The Ontario Secondary School Literacy Test (OSSLT) is a compulsory standardized test administered to grade 10 students each year. Ontario high school students must pass the test in order to graduate from high school. Its content is based on the literacy (reading and writing) expectations across all subjects in the Ontario curriculum up to the end of grade 9. Below is a guide outlining what is on the test along with some useful tips about how you can help your student prepare for the test.
What is on the test?
Students complete two booklets and are given 75 minutes for each one. Within each booklet the student must answer grammar, writing structure, or reading comprehension questions in the format of multiple choice questions or short answer questions. The short and long writing tasks focus on developing a main idea with sufficient supporting details, and including organized information that makes sense, using conventions (spelling, grammar, punctuation) for clear communication.
To view the specific text types and writing tasks, see this Planning and Preparation Guide provided by the EQAO.
How can I help my student prepare?
1-The EQAO website provides sample test booklets from previous years with coinciding marking rubrics, student samples that range from poor to exceptional, and annotations that provide insight on how the writing tasks are marked: EQAO Website.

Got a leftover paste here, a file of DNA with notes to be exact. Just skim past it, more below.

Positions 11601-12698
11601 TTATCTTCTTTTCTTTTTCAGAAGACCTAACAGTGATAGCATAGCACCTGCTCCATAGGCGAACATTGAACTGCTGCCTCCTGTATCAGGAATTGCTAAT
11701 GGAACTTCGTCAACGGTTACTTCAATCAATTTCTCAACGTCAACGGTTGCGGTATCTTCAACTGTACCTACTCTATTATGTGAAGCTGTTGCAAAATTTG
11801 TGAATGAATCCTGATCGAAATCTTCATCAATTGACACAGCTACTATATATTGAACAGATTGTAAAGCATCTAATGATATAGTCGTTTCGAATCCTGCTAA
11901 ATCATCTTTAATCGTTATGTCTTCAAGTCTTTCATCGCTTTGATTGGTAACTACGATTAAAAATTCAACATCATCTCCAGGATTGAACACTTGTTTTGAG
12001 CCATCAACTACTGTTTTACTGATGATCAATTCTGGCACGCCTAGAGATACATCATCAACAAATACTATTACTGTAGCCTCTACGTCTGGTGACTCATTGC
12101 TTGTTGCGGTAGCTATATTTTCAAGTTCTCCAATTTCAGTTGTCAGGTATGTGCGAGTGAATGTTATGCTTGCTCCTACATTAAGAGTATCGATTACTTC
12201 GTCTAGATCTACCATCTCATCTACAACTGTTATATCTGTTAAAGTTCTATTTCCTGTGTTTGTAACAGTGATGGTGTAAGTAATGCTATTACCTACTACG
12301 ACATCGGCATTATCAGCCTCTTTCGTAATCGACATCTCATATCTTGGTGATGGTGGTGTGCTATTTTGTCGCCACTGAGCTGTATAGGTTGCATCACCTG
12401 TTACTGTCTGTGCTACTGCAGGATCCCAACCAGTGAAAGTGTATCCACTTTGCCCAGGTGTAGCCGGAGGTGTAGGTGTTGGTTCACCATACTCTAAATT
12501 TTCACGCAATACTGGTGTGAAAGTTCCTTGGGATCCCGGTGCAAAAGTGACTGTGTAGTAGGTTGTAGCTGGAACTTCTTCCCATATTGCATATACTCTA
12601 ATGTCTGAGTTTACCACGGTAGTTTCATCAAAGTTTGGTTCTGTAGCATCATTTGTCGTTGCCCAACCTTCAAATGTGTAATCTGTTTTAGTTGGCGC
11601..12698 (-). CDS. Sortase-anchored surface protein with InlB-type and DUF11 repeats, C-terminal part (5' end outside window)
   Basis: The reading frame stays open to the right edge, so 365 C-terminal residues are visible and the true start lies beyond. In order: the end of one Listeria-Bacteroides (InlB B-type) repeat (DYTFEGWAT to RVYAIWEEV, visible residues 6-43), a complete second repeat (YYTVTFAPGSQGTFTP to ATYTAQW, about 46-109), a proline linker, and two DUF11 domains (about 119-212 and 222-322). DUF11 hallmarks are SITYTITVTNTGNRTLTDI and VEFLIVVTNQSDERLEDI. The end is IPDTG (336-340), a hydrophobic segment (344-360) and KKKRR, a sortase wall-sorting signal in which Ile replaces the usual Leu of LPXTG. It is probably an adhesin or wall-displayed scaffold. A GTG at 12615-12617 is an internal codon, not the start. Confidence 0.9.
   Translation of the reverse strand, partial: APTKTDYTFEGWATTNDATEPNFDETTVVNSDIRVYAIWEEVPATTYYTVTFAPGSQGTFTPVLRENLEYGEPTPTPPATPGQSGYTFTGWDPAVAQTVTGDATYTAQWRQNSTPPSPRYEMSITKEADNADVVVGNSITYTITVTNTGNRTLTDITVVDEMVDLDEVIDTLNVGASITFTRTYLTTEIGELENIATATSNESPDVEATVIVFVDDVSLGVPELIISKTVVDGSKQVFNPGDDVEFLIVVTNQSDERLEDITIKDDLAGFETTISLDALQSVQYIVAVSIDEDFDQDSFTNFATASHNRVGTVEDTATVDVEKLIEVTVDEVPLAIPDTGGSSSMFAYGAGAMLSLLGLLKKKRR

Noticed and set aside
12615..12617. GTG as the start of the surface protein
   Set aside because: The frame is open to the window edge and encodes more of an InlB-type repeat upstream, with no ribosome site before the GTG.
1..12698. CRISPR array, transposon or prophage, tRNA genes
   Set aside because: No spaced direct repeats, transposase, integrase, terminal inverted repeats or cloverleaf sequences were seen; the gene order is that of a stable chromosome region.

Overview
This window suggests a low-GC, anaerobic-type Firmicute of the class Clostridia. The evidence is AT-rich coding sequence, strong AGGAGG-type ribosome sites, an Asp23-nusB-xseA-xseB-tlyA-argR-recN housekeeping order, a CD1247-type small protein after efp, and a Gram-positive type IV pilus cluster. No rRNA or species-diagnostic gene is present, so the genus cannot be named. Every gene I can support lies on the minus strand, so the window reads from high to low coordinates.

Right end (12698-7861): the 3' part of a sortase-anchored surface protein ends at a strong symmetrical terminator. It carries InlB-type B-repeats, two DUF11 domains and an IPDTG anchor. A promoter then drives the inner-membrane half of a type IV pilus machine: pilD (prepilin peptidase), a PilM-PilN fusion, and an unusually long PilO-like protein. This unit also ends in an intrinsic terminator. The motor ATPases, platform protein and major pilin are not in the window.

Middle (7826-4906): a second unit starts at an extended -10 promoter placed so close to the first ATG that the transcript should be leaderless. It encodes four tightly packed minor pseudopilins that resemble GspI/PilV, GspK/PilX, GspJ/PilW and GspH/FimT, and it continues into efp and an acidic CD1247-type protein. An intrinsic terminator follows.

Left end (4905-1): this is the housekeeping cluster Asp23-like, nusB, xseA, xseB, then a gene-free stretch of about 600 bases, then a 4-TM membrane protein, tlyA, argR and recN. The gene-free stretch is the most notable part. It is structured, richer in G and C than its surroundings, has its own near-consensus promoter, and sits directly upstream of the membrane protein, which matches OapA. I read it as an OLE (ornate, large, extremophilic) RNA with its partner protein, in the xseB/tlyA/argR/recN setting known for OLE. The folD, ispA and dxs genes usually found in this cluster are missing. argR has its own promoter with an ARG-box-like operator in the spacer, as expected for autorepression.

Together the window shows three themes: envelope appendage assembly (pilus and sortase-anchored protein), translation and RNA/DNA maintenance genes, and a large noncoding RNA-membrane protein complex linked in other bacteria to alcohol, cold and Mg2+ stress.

2– EQAO also provides a ‘Getting Ready Booklet’ that you can review with your student. The booklet also provides helpful tips and strategies to use when tackling the reading, writing, and multiple choice questions.
3-To help prepare your student for the reading comprehension section, read newspaper articles together and ask them questions like: What is the main idea? Can you find evidence in the article to support that? What’s your opinion on this issue? Can you find evidence and use your own ideas to support your opinion?
4-Assist your student in preparing for the writing sections by reading and discussing newspaper articles, and review the structure of a 5 paragraph essay. Check out this essay mapping tool on ‘ReadWriteThink,’ which reinforces proper essay structure.
5– If your student has an IEP or is an English Language Learner, she may have accommodations or modifications available to her. Review this ‘Guide for Accommodations, Special Provisions, Deferrals and Exemptions’ released by the EQAO.
If you are concerned about your student’s ability to pass the literacy test, searching out tutoring or support services to help your student build skills and confidence can be a good option!
For information about individualized learning and academic support, contact Ruth Rumack’s Learning Space at (416) 925-1225 or visit www.ruthrumack.com.